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Abstract:According to the goal-gradient hypothesis, people increase their efforts toward a reward as they close in on the reward. This hypothesis has recently been used to explain users' behavior in online communities that use badges as rewards for completing specific activities. In such settings, users exhibit a "steering effect," a dramatic increase in activity as the users approach a badge threshold, thereby following the predictions made by the goal-gradient hypothesis. This paper provides a new probabilistic model of users' behavior, which captures users who exhibit different levels of steering. We apply this model to data from the popular Q&A site, Stack Overflow, and study users who achieve one of the badges available on this platform. Our results show that only a fraction (20%) of all users strongly experience steering, whereas the activity of more than 40% of badge achievers appears not to be affected by the badge. In particular, we find that for some of the population, an increased activity in and around the badge acquisition date may reflect a statistical artifact rather than steering, as was previously thought in prior work. These results are important for system designers who hope to motivate and guide their users towards certain actions. We have highlighted the need for further studies which investigate what motivations drive the non-steered users to contribute to online communities.

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Authors:Zheyuan Ryan Shi, Ariel D. Procaccia, Kevin S. Chan, Sridhar Venkatesan, Noam Ben-Asher, Nandi O. Leslie, Charles Kamhoua, Fei Fang

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Abstract:Today's high-stakes adversarial interactions feature attackers who constantly breach the ever-improving security measures. Deception mitigates the defender's loss by misleading the attacker to make suboptimal decisions. In order to formally reason about deception, we introduce the feature deception game (FDG), a domain-independent game-theoretic model and present a learning and planning framework. We make the following contributions. (1) We show that we can uniformly learn the adversary's preferences using data from a modest number of deception strategies. (2) We propose an approximation algorithm for finding the optimal deception strategy and show that the problem is NP-hard. (3) We perform extensive experiments to empirically validate our methods and results.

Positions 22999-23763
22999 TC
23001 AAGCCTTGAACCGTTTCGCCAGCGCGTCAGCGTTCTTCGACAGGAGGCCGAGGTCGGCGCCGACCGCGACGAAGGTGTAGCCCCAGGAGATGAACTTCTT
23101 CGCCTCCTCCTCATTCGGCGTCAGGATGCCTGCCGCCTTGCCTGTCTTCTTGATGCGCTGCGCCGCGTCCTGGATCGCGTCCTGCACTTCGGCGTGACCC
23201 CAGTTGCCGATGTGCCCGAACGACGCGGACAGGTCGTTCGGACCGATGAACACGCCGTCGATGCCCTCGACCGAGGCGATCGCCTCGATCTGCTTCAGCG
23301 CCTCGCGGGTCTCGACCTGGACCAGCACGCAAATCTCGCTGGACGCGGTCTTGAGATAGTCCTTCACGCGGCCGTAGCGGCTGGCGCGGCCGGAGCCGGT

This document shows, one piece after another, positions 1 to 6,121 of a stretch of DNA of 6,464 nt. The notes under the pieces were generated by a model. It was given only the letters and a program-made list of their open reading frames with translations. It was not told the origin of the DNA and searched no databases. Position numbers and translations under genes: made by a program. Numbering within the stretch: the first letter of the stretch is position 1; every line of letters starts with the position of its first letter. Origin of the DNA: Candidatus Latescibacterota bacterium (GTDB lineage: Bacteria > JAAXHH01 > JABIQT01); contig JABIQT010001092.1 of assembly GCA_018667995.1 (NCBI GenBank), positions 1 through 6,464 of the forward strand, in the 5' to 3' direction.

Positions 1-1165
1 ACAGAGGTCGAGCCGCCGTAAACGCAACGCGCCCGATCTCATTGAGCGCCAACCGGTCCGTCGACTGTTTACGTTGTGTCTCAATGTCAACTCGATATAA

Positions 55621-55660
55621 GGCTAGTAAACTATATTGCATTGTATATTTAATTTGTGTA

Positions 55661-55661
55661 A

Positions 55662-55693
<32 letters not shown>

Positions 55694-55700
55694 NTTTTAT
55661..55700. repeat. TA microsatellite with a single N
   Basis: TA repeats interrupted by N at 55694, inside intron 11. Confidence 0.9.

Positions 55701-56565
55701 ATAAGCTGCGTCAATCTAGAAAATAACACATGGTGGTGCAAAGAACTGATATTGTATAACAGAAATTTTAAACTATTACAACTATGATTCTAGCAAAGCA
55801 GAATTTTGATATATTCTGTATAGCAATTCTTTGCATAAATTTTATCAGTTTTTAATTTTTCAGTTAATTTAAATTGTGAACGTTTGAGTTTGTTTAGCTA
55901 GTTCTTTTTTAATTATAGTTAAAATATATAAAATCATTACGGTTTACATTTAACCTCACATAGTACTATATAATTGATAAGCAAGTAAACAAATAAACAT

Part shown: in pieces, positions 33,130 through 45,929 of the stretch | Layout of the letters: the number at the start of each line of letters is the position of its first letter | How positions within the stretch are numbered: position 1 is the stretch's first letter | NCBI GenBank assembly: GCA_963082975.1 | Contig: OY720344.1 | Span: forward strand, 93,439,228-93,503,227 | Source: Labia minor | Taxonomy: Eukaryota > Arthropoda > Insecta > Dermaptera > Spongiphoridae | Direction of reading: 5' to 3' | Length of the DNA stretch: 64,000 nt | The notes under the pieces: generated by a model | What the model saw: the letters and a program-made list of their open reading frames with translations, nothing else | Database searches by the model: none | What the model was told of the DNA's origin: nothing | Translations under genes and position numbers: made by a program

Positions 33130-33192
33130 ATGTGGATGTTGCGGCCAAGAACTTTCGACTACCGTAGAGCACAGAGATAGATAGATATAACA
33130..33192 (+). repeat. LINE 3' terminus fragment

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Abstract:In classic fair division problems such as cake cutting and rent division, envy-freeness requires that each individual (weakly) prefer his allocation to anyone else's. On a conceptual level, we argue that envy-freeness also provides a compelling notion of fairness for classification tasks. Our technical focus is the generalizability of envy-free classification, i.e., understanding whether a classifier that is envy free on a sample would be almost envy free with respect to the underlying distribution with high probability. Our main result establishes that a small sample is sufficient to achieve such guarantees, when the classifier in question is a mixture of deterministic classifiers that belong to a family of low Natarajan dimension.

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Abstract:It is common to see a handful of reviewers reject a highly novel paper, because they view, say, extensive experiments as far more important than novelty, whereas the community as a whole would have embraced the paper. More generally, the disparate mapping of criteria scores to final recommendations by different reviewers is a major source of inconsistency in peer review. In this paper we present a framework --- based on $L(p,q)$-norm empirical risk minimization --- for learning the community's aggregate mapping. We draw on computational social choice to identify desirable values of $p$ and $q$; specifically, we characterize $p=q=1$ as the only choice that satisfies three natural axiomatic properties. Finally, we implement and apply our approach to reviews from IJCAI 2017.

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Abstract:We investigate the query complexity of the fair allocation of indivisible goods. For two agents with arbitrary monotonic valuations, we design an algorithm that computes an allocation satisfying envy-freeness up to one good (EF1), a relaxation of envy-freeness, using a logarithmic number of queries. We show that the logarithmic query complexity bound also holds for three agents with additive valuations. These results suggest that it is possible to fairly allocate goods in practice even when the number of goods is extremely large. By contrast, we prove that computing an allocation satisfying envy-freeness and another of its relaxations, envy-freeness up to any good (EFX), requires a linear number of queries even when there are only two agents with identical additive valuations.